Entries in Freedom from Religion Foundation (3)


Court Allows Rick Perry to Participate in Prayer Event

Justin Sullivan/Getty Images(HOUSTON) -- A district court in Houston ruled in favor of Gov. Rick Perry Thursday in a lawsuit trying to keep the Texas governor from participating in the Day of Prayer and Fasting event Aug. 6.

Judge Gray Miller dismissed the case after finding the plaintiffs had no standing and cited a 7th circuit ruling in favor of President Obama promoting a “national day of prayer.”

Perry’s spokesman Mark Miner said the governor is pleased with the court’s decision.

“Governor Perry looks forward to participating in a day of prayer for our nation,” Miner told ABC news in an e-mail.

A spokesman for The Response, the official name for the prayer event, lauded the court decision.

"This is a tremendous victory for the First Amendment, and the right of any and all Americans to assemble and pray without interference from forces hostile to faith,” Eric Bearse, spokesman for the Response, said.

The lawsuit against Perry was filed by the Freedom From Religion Foundation, a state/church watchdog group that believes Perry’s involvement in the event violates the Establishment Clause of the First Amendment.  The plaintiffs did not want to stop the rally from occurring but wanted the courts to bar Perry from promoting or participating in the event in any capacity.

Gov. Perry was represented by the Texas Attorney General’s office, which argued Perry’s involvement in the prayer event poses no injury to the plaintiffs and there is no need to file an injunction.

The plaintiff’s attorney said they may appeal the ruling.

Thus far, 8,000 people have signed up for the Aug. 6 event in Reliant Stadium in Houston, Texas.

Copyright 2011 ABC News Radio


Rick Perry Insistent Prayer Event Is Not Political

Office of the Governor, State of Texas(AUSTIN, Texas) -- In his first comments following a federal lawsuit aiming to halt the organized Day of Prayer and Fasting, Texas Gov. Rick Perry combated the idea that the religious event on Aug. 6 holds any ulterior political motives, arguing that it is solely focused on faith.

“The event’s not political.  The event’s not about promoting an organization, it’s not some fancy promotional event.  It’s going to be simple.  This is simply people coming, calling out to God,” Perry told a Christian radio show hosted by Tony Perkins and Tim Wildmon on Thursday.

On Wednesday, The Freedom from Religion Foundation, a watchdog group consisting of 16,600 members, filed a federal lawsuit in the Southern District Court of Texas to keep the religious event from occurring, arguing it violates the Establishment Clause of the First Amendment.  Perry suggested those trying to curtail people from gathering for prayer are guilty of intolerance.

“You made this statement about maybe people will want to lock me up. The fact of the matter is I look at that and I think about those that talk about Christian faith as being intolerant to some.  Isn’t it just the height of intolerance to say we can’t gather together in public and pray to our god? That’s amazing to me,” Perry said.

Earlier Thursday, several Texas newspapers reported on a transcript of a private meeting Perry held in May to raise funds for the prayer event, where he told business leaders he was “called to the ministry” and serving as governor is a pulpit provided to him by God “in this place at this time to do his will.”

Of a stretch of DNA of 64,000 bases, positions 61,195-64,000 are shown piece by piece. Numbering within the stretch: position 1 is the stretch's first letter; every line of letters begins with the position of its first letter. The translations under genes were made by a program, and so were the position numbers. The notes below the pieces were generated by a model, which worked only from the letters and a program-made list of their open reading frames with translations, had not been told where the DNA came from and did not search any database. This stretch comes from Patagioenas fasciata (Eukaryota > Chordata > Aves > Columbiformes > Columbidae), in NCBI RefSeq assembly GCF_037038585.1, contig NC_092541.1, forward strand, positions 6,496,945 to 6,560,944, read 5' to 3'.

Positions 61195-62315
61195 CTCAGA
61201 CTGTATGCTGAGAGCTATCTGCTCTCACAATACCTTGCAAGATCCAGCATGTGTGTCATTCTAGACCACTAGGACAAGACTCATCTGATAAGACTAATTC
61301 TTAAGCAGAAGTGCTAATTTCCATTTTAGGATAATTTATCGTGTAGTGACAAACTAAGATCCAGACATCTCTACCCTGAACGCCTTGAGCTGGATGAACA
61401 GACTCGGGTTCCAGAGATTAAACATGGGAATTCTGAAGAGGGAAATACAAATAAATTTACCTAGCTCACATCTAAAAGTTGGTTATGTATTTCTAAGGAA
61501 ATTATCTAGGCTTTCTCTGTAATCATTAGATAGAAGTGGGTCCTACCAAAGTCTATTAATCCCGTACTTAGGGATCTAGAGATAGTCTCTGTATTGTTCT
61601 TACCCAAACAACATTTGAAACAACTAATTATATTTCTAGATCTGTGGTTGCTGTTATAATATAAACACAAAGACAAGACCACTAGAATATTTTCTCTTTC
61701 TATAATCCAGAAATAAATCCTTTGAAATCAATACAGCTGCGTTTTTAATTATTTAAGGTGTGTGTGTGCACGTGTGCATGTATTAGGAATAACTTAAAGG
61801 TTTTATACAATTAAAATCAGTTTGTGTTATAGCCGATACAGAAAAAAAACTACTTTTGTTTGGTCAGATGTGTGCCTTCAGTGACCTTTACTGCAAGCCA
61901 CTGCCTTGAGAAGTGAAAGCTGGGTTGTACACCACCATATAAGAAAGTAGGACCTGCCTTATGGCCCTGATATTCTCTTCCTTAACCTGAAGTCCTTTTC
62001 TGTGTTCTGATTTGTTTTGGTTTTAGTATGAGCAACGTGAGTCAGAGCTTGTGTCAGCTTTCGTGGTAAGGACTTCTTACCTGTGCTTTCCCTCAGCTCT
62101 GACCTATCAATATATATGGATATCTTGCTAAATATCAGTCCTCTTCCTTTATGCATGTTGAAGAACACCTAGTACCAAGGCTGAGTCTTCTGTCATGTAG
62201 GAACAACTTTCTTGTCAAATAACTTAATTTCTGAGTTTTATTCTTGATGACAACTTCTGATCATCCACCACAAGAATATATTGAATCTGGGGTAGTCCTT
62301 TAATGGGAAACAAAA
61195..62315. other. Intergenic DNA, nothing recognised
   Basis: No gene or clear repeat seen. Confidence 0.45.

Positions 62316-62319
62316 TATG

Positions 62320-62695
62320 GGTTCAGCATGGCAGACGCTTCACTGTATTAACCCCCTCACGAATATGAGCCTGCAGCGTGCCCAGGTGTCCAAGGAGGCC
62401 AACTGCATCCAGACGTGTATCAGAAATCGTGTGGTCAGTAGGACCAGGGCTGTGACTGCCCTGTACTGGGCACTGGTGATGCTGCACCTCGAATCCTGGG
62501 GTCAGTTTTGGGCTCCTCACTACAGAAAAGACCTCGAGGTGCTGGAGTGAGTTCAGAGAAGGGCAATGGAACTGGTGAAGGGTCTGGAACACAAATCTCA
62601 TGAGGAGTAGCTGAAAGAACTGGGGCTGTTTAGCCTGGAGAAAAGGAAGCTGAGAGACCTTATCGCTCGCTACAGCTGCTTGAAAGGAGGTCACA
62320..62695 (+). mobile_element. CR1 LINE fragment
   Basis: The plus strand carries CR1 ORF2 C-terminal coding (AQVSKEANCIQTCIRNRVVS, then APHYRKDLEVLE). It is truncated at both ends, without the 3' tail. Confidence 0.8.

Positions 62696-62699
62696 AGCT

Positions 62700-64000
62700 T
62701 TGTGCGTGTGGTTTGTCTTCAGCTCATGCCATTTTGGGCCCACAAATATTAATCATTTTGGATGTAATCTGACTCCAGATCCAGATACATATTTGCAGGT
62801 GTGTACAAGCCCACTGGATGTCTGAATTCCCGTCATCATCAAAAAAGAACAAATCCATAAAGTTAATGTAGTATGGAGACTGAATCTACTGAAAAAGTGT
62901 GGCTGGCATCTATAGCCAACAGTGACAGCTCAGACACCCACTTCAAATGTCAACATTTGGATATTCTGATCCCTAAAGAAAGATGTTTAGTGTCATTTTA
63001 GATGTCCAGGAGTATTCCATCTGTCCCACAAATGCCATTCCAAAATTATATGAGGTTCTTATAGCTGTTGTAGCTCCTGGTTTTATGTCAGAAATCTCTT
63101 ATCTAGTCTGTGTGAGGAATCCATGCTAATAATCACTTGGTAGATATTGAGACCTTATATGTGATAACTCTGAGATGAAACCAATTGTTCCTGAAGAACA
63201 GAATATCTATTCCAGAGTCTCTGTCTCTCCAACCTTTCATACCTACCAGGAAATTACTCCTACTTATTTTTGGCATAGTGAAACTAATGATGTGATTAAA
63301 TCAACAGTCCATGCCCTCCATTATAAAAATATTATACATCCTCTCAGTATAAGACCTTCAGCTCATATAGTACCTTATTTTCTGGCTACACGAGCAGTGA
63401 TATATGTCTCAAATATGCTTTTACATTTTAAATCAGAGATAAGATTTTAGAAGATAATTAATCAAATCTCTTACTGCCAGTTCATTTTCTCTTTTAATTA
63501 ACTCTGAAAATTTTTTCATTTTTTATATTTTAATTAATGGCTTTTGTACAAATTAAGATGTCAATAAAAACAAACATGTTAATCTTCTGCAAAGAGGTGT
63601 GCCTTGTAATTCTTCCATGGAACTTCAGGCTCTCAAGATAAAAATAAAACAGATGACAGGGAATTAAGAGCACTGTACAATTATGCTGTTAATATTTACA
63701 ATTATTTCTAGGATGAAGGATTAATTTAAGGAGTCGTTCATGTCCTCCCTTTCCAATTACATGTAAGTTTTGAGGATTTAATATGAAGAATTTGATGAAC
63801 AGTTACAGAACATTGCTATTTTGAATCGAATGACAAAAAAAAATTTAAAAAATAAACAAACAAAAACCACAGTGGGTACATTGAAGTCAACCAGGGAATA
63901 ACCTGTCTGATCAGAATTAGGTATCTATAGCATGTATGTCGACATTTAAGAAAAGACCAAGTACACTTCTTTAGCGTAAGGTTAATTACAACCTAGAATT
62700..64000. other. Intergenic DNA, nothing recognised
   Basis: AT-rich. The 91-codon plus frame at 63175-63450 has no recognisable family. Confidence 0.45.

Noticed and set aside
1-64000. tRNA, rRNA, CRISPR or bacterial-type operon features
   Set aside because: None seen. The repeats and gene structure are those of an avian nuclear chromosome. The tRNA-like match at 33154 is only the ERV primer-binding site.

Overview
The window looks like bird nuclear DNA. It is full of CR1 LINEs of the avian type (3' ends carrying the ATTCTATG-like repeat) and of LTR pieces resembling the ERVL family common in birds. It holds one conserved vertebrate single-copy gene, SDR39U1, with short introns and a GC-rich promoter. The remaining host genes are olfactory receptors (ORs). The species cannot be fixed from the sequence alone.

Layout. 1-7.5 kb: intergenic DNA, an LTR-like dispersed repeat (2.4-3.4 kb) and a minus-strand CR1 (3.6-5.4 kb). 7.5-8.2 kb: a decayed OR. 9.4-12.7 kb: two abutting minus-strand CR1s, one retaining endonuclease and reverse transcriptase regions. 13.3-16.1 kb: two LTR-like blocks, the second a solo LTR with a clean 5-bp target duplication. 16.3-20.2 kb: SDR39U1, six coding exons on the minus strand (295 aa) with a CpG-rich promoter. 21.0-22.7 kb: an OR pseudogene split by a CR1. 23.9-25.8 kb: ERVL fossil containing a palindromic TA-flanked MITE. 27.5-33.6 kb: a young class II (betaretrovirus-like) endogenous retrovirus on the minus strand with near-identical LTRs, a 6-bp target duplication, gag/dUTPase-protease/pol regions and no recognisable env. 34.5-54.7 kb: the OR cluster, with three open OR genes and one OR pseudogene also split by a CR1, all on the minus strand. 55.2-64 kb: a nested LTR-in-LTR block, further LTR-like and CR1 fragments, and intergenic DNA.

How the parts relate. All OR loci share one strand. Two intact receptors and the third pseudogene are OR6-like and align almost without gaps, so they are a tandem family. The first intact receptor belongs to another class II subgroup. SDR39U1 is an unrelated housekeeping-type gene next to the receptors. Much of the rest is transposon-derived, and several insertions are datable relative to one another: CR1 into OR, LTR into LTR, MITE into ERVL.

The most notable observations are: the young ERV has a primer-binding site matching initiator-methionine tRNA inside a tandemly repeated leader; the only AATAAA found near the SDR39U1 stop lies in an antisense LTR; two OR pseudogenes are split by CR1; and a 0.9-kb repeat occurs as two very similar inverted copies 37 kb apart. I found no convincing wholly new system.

A spokesman for The Response estimated over 6,000 participants have signed up for the event, but Perry hopes involvement with the event will broaden across America.

“I hope literally hundreds of thousands, if not millions of people across this country that will that day go into a spiritual, truthful fasting and praying mode, lifting up this country and then just ask for God’s will to be done.  That’s simply what we’re asking people to do. Nothing more, nothing less,” Perry said.

Copyright 2011 ABC News Radio


Texas Gov. Rick Perry Faces Federal Lawsuit Over Day of Prayer

Justin Sullivan/Getty Images(HOUSTON) -- Texas Governor Rick Perry is facing a federal lawsuit as a state/church watchdog group consisting of atheists and agnostics attempts to block his involvement in the Day of Prayer and Fasting organized for Aug 6.
The Freedom from Religion Foundation, a watchdog group consisting of 16,600 members, filed a federal lawsuit in the Southern District Court of Texas to keep the religious event from occurring, arguing it violates the Establishment Clause of the First Amendment.
The legal complaint says the plaintiffs are “nonbelievers who support the free exercise of religion, but strongly oppose the governmental establishment and endorsement of religion, including prayer and fasting, which are not only an ineffectual use of time and government resources, but which can be harmful or counterproductive as a substitute for reasoned action.”
Perry released a video for the event, officially called “The Response,” earlier this week, calling on Americans to “make plans to be part of something even bigger than Texas.”
“Gov. Perry is looking forward to the Aug. 6th prayer event. He believes it will serve as an important opportunity for Americans to gather together and pray to God, seeking his wisdom and guidance as our nation navigates the challenges before it,” Catherine Frazier, deputy press secretary for Perry, told ABC News.
"We expected this kind of legal harassment, but the right of Americans to assemble and pray has been established for over 200 years. We are confident we will be victorious,” Eric Bearse, spokesman for The Response, told ABC News.
Perry has invited President Obama, the nation’s governors and religious leaders to join in the event at Reliant Stadium in Houston, Texas on Aug. 6.  Over 6,000 participants have registered thus far.

Copyright 2011 ABC News Radio

ABC News Radio